New ROBOTICS: The Genesis of Artificial Creativity?
1. A robot may not injure a human being or, through inaction, allow a human being to come to harm.
2. A robot must obey the orders given to it by human beings, except where such orders would conflict with the First Law.
3. A robot must protect its own existence as long as such protection does not conflict with the First or Second Law.
The birth of Artificial intelligence dates back to 1898, with the development of the first remote control machine in history, which Nicola Tesla , its developer , envisioned to serve as a robotic pack mule to accompany soldiers in terrain too rough for conventional vehicles. The birth of AI was deeply utilitarian.
Over a century later, in 2014, robotics has reached the new height of BigDog , a concept which is funded by the US Defense Advanced Research Projects Agency (DARPA). DARPA’s design, like Tesla’s long before it, remains one in which—quite simply—the robot’s hands get dirty instead of ours. And in the ever-increasing technologization of warfare, the loss of their ‘life’ takes the place of human casualties.
Between Tesla and DARPA, however, there is a bright side to Robotics. They are helping push human development and lifespan further in the areas of applied medicine, heavy industries, secretarial work, telecommunications and recently in Publishing & Writing—or the so called Automated Journalism.
Consistent across each prior development of Artificial Intelligence is the essence of utilitarianism. Historically, we have made robots in order to use them – to use their bodies and their labor, in a simple substitution, in place of ours. The ‘Intelligence’ in this AI is an intelligence of functionality: human functions are replicated or improved upon in robot functionality. But what if we could take robotics past the threshold of use?
Robots City is a new Amsterdam start-up which aims to bring Robots one step closer to the public, by providing an innovative and entertaining forum where human life can intersect with robot ‘life.’ No longer are Robots only accessible to those who work for robotics laboratories or defense industries. In its debut performance, the Robots City Amsterdam show produced the longest duration Robotic Art Show in the history of robotics.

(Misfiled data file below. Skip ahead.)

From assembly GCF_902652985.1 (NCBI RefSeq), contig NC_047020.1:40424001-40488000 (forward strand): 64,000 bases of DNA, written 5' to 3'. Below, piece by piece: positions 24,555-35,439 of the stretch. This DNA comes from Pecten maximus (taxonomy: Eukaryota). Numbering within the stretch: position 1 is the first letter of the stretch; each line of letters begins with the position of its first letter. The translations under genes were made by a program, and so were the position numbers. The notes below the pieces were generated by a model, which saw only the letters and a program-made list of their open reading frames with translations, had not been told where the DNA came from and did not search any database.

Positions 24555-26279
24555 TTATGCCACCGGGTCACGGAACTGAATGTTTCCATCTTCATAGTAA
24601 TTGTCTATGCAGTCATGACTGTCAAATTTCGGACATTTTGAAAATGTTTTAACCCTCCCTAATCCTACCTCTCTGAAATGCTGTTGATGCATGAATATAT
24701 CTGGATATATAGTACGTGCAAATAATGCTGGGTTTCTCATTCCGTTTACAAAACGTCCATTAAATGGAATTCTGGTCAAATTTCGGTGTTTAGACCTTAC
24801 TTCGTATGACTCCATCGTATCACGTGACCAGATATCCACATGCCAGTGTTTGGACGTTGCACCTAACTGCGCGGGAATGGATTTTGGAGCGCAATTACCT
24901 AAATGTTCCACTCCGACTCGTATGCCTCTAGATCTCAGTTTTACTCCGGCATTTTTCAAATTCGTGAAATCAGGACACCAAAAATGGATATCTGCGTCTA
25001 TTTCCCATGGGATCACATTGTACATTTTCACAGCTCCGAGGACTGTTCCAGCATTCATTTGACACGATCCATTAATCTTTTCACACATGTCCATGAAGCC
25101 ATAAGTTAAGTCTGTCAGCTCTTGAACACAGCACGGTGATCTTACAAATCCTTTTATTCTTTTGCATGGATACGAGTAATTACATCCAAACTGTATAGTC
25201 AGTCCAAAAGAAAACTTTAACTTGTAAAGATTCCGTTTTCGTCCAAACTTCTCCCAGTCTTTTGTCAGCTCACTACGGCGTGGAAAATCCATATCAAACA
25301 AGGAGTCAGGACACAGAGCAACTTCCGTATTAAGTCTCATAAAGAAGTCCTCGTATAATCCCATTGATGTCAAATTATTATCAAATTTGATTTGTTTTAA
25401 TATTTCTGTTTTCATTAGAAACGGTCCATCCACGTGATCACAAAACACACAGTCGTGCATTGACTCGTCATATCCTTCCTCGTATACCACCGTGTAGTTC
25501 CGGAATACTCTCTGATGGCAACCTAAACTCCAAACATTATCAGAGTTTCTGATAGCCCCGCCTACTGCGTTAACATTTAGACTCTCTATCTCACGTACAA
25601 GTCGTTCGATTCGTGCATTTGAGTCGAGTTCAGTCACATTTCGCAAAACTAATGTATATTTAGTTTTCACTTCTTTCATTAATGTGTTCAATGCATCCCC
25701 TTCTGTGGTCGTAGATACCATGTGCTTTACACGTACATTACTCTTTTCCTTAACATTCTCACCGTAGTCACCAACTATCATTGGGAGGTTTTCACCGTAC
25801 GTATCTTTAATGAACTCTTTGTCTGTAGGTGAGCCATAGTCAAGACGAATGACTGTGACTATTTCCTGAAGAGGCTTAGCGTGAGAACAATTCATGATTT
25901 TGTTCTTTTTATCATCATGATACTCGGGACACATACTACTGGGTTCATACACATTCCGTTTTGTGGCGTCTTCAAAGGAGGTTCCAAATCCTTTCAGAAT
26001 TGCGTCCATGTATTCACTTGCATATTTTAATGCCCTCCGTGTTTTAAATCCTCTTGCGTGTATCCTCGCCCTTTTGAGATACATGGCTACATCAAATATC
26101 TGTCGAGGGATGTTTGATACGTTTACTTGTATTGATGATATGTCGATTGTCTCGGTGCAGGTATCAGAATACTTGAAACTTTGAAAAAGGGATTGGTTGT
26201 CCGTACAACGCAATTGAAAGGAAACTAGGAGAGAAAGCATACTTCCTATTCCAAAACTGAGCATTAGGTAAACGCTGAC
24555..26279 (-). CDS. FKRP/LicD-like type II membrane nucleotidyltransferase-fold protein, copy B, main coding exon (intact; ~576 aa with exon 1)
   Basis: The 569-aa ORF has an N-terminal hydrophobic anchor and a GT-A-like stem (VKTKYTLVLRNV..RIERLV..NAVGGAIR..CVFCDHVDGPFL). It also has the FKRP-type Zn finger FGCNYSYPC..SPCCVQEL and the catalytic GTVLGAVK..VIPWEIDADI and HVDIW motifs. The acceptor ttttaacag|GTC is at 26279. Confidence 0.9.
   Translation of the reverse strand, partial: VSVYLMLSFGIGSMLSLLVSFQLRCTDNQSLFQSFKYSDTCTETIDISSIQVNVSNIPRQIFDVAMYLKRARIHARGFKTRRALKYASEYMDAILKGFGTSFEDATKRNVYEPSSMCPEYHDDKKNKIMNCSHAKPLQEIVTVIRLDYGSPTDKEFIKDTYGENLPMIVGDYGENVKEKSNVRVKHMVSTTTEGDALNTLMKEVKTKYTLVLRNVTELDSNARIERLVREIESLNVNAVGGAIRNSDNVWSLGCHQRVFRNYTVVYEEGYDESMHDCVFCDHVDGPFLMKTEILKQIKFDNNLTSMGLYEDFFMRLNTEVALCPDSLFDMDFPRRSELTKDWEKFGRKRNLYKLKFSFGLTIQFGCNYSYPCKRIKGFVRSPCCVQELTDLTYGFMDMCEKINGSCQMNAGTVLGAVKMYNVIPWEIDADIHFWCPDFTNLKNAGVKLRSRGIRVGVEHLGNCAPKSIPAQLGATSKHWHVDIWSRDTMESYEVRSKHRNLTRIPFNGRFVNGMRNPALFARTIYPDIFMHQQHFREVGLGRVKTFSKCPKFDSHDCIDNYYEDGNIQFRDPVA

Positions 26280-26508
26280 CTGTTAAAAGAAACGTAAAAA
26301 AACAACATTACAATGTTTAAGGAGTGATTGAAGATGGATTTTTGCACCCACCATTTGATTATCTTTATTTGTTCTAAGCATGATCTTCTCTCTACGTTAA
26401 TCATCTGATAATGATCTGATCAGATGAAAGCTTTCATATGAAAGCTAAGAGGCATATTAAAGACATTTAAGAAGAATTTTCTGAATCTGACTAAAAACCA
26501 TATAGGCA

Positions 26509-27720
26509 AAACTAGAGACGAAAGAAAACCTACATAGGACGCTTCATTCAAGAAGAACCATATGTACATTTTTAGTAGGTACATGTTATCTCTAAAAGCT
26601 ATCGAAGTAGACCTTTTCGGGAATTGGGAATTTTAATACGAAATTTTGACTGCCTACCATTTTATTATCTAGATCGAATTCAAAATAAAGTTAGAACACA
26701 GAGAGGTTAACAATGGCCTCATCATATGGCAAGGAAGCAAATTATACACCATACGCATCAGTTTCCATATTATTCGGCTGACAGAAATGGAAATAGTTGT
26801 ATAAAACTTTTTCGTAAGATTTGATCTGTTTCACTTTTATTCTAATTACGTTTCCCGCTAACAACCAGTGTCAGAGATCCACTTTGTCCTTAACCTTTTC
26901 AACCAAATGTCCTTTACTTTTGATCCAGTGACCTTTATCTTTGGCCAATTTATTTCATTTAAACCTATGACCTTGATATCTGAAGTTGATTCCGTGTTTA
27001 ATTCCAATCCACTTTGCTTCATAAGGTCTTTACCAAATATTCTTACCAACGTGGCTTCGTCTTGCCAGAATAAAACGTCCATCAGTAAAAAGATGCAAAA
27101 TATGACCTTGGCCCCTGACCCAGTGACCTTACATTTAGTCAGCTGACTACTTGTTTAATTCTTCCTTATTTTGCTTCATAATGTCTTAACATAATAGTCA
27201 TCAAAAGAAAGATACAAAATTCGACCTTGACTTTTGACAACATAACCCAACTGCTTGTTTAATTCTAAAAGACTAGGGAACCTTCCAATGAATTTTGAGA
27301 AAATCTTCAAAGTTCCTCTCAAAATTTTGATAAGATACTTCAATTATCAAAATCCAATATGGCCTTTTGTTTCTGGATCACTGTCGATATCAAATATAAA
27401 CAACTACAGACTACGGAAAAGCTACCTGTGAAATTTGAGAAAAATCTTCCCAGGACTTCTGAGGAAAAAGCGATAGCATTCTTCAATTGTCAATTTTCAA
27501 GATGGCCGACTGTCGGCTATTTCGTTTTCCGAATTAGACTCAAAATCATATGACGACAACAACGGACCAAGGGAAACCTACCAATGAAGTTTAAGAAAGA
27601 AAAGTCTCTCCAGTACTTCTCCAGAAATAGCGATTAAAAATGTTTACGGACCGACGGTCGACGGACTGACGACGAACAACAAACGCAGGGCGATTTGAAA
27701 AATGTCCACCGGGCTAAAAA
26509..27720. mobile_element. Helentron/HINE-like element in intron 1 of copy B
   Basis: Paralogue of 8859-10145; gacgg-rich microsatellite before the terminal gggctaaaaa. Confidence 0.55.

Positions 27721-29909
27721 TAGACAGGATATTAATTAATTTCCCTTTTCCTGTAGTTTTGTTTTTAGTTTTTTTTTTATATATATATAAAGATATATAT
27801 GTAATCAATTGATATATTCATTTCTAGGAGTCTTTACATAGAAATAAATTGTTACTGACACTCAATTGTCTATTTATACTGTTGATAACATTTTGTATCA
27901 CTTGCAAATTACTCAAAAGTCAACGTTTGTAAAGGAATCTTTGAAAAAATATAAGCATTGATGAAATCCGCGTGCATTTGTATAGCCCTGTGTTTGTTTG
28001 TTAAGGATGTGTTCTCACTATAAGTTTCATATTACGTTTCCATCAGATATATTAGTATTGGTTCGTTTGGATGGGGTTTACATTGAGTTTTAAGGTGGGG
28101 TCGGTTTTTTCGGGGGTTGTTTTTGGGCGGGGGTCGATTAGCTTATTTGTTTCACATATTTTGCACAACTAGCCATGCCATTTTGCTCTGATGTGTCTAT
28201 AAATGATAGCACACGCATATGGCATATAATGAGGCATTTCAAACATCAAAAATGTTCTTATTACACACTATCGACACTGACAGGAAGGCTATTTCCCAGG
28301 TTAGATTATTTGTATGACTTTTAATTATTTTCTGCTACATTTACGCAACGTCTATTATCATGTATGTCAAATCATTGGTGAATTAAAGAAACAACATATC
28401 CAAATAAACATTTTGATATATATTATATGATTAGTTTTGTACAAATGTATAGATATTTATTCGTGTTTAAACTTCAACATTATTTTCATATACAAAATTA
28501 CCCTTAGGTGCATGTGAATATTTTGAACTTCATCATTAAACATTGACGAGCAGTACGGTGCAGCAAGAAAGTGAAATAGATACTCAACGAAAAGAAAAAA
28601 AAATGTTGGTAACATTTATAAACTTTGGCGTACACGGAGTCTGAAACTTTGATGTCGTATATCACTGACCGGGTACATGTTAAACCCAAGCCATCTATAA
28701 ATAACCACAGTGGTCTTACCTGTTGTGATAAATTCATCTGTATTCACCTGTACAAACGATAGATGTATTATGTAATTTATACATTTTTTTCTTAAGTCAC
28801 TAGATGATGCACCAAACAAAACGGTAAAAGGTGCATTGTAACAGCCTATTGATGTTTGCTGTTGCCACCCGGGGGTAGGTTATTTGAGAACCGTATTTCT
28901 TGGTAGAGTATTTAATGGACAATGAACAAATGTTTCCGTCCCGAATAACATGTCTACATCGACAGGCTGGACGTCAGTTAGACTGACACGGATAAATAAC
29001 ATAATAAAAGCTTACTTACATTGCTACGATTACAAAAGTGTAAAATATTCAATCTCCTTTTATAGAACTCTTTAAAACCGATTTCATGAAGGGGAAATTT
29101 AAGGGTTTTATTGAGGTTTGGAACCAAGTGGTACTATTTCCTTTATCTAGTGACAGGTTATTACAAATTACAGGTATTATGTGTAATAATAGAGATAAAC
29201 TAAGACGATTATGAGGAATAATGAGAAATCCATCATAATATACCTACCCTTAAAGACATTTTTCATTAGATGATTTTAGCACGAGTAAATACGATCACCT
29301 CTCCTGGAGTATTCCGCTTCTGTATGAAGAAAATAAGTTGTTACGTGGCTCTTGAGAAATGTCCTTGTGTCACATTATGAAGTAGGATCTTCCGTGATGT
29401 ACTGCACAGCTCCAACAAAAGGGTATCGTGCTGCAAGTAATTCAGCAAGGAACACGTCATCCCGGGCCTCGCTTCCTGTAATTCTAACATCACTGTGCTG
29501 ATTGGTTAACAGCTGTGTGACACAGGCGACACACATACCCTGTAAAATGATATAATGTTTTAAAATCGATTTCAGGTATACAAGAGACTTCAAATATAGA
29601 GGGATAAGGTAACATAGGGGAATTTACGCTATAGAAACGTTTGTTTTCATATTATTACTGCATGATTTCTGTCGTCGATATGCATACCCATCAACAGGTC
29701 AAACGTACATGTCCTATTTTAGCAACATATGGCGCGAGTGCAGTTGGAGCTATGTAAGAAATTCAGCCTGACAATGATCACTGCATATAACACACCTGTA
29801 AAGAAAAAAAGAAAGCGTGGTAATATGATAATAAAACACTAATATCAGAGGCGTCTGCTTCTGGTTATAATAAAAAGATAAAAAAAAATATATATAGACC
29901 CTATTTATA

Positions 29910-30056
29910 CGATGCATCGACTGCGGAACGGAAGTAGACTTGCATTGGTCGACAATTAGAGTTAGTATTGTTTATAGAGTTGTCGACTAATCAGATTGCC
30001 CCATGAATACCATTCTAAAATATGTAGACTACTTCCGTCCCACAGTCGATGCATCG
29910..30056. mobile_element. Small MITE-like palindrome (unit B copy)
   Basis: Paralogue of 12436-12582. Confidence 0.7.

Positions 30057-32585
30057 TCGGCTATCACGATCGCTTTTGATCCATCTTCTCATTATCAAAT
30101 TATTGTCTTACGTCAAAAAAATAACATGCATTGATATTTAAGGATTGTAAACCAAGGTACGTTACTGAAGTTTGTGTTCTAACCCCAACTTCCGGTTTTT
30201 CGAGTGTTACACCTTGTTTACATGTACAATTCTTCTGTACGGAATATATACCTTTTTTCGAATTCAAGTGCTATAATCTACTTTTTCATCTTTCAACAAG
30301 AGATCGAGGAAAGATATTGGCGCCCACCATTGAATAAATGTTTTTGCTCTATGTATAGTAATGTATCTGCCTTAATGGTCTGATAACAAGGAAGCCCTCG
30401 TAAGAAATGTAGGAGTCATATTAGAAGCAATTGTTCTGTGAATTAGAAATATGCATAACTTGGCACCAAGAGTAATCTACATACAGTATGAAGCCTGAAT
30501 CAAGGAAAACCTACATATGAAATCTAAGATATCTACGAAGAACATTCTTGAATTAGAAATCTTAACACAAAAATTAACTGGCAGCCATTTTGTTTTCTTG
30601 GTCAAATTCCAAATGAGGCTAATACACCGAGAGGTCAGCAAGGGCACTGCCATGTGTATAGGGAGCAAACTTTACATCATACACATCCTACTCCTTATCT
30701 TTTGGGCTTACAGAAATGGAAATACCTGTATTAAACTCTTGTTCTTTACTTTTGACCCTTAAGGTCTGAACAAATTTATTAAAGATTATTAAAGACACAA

Robots City, a promising start-up just founded in September 2014 – a few days before this blog was published – claims to penetrate the CREATIVE Industry with the use of the most advanced Robotics technologies: the latest generation of Nao and Titan robots.
Robots City is an unorthodox, raw blend of imagination, innovation, and madness, in which ART fuses with ARTIFICIAL INTELLIGENCE like never before, in every act, in any application.
Jacques Martirosov, Robots City Creative Director
Martirosov also revealed that Robots City’s upcoming creative use of robotics will show itself in Fashion Week Paris, September 2014, covering the Haute Couture of the famous Russian Fashion Designer David Gevorkov. In this show Robots will prophesy the new era of fashion as Jesus birthed a new religion.
At later phase, Robots will perform as DJs in big clubs (like Le Carmen – in Paris) , often competing with human DJs; another creative application of Robotics.